Art works available to borrow from the new Akron Art Library: (photos)

March 14, 2018 GMT

Art works available to borrow from the new Akron Art Library: (photos)

CLEVELAND, Ohio - - Summit County residents, how would you like to brighten your walls with an original painting, lithograph or some other art media without making a financial commitment? All you need is a library card.

Working as a team, the Akron-Summit County Public Library and the Akron Art Museum recently launched the Akron Art Library. As with a book or video, patrons can select a piece of art, enjoy it at home for a while, and then bring it back. It’s all about making art accessible to everyday people. The public can view and reserve the artworks on the library’s website at akronlibrary.org, or via mobile app.


“This is something that other museums have done in the past,” says Alison Caplan, director of education at the Akron Art Museum. Allen Memorial Art Museum at Oberlin College, from where Caplan graduated, has a similar program, under which students, faculty and staff can rent art for a minimal fee.

“That program really impacted me,” said Caplan. “I thought it was a great idea.”

Twenty-seven pieces ranging from illustrations to photography to etchings created by local, regional and international artists fill the collection. Works are on loan only from the Main Library, 60 South High Street, on the second floor.

The art is available for four-week check out periods, with five renewals if the work has not been reserved by another library patron.

All 27 of the works were scooped up right away. One of the first in line was Brenda Schneider of Tallmadge. She is enjoying Limoges Market, a linoleum block print by Akron printmaker Joan Colbert.

“I have it in my dining room, and it’s kind of cool because I’m having people over for dinner in about a week or so,” said Schneider, 60, a self-described local arts supporter. “I was familiar with Joan’s work. I have a small print, so it will be nice to have this larger one, at least for a while. I also have about a dozen small works by other local artists.”

An unusual portrait named “Birds of the World” by Bruce Anthony caught Ann E. VerWiebe’s eye.

“I had seen his work at the art museum and I admired it,” said VerWiebe, 56, who lives in Akron. “It was exciting to be able to have art by somebody I like in my own space. My friends can enjoy it, too. There’s a personal connection when it’s in your own home. Also, it’s nice to be able to have pieces that you normally couldn’t afford, enjoy it for a while, and then other people get to enjoy it.”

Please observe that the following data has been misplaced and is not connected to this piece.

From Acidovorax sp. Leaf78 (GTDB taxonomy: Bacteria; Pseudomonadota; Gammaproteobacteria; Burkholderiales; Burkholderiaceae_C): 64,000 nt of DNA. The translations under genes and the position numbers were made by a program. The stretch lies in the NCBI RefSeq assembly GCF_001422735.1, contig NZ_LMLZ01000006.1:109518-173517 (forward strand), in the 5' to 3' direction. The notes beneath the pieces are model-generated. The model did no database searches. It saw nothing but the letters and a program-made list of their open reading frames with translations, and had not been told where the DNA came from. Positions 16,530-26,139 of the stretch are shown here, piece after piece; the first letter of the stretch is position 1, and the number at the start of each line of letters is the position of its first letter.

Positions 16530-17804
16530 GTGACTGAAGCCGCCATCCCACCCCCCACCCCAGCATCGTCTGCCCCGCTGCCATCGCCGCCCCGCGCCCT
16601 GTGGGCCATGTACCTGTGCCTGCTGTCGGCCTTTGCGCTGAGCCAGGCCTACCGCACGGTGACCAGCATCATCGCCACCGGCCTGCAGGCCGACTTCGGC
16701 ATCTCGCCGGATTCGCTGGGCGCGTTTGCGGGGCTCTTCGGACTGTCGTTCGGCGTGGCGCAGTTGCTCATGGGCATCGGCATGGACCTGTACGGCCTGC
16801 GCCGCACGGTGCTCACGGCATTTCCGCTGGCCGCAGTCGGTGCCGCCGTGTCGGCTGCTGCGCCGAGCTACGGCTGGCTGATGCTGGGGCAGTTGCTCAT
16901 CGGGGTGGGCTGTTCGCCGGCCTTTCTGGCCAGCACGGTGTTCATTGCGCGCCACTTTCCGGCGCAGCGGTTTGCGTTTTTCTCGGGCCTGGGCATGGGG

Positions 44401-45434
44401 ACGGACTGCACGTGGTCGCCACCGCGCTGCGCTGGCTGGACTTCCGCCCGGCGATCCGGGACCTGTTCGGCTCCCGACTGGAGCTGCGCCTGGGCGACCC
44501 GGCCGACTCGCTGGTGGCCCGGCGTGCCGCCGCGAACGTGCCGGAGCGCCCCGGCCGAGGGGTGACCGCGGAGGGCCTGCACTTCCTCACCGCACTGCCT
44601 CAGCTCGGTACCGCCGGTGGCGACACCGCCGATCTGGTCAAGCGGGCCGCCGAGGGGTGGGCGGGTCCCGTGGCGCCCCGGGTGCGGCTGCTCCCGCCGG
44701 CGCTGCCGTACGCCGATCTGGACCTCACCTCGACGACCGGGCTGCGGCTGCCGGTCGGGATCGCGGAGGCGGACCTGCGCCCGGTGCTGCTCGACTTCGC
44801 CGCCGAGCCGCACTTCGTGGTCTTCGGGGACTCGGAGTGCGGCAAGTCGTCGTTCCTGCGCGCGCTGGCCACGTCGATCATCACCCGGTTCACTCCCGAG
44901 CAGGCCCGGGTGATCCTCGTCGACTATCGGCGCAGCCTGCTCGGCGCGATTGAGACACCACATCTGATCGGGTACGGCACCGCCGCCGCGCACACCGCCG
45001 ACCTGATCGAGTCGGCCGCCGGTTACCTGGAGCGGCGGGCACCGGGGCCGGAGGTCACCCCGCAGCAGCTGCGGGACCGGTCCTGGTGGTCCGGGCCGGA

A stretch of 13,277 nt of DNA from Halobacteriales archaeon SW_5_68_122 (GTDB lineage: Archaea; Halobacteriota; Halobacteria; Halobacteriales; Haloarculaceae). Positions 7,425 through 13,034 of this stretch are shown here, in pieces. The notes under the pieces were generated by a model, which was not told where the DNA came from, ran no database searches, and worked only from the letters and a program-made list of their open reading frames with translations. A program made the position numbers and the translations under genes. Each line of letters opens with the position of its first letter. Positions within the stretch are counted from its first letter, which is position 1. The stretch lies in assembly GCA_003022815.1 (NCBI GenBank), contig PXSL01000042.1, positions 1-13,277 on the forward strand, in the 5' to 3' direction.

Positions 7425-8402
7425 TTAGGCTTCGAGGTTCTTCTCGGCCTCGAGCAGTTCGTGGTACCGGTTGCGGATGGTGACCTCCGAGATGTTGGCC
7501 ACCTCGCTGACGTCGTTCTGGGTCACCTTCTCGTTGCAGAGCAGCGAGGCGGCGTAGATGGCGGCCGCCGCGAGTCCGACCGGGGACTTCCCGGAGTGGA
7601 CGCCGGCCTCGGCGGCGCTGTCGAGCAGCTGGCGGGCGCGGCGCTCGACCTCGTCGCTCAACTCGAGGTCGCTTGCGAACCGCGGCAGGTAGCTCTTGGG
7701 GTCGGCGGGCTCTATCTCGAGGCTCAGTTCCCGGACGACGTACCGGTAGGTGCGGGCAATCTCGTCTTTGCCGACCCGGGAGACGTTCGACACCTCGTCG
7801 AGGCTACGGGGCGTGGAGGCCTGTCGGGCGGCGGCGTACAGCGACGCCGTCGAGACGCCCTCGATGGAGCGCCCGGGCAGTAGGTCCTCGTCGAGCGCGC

Many pieces are Summit County-related, either the artist or content of the work. Mark Mothersbaugh of the band Devo is represented in the collection with Ashtabula Perambulator, 2007, one in a series of manipulated antique photographs.

On Rita Dove as Mother Love, Poet Laureate/Essayist Rita Dove, who was born in Canton and grew up in Akron, is depicted on a screen print by John Sokol. The print is signed by Dove.

Angelo Merendino,44, of Akron, is represented with a photograph of his now-deceased parents, Sam and Vilma, waving goodbye at him from the front porch of the couple’s home. Merendino took a series of photographs the last few years of his parents’ lives before they died in 2014.

“Akron is my hometown, and it’s wonderful to be included in this new program, especially with a piece that honors my parents,” he said. “I think this program is wonderful. There are a lot of talented artists in Akron, Cleveland and all around here, and I think it’s great that the library and museum came together with the hope of shining light on the people who are creating here.”

Some artists, such as Micah Krauss, 41, previously were affiliated with the art museum. An art instructor at Archbishop Hoban High School for 17 years, Krauss specializes in photography, and he’s a frequent art museum visitor with his students.

“There are layers of benefits to this program,” he said. “Number one, local artists are having their artwork purchased by the museum, so they are being supported. Second, it makes the art available to anyone who has a library card. The public is able to experience it in their own homes.”

Library patrons take the art home in padded boxes with handles, ith handles on them that makes it easy to carry home,” said Caplan. The box includes information about the artist, and how to contact the artist.

Accidents happen, of course. Depending on the severity of the damage, fines for damaged artwork can go up to $500, which is the replacement cost of each work. But the fine would be much less if the artwork can be repaired.

Said Caplan, “Instructions for how to care for and hang the art also is included.”

Akron Art Library was made possible with support from the John S. and James L. Knight Foundation, GAR Foundation, Ohio Arts Council, Dominion Energy Charitable Foundation, and The Lehner Family Foundation, with additional support from members of the philanthropic community.

Money is being raised with the hopes adding 10 more works next year, Caplan said.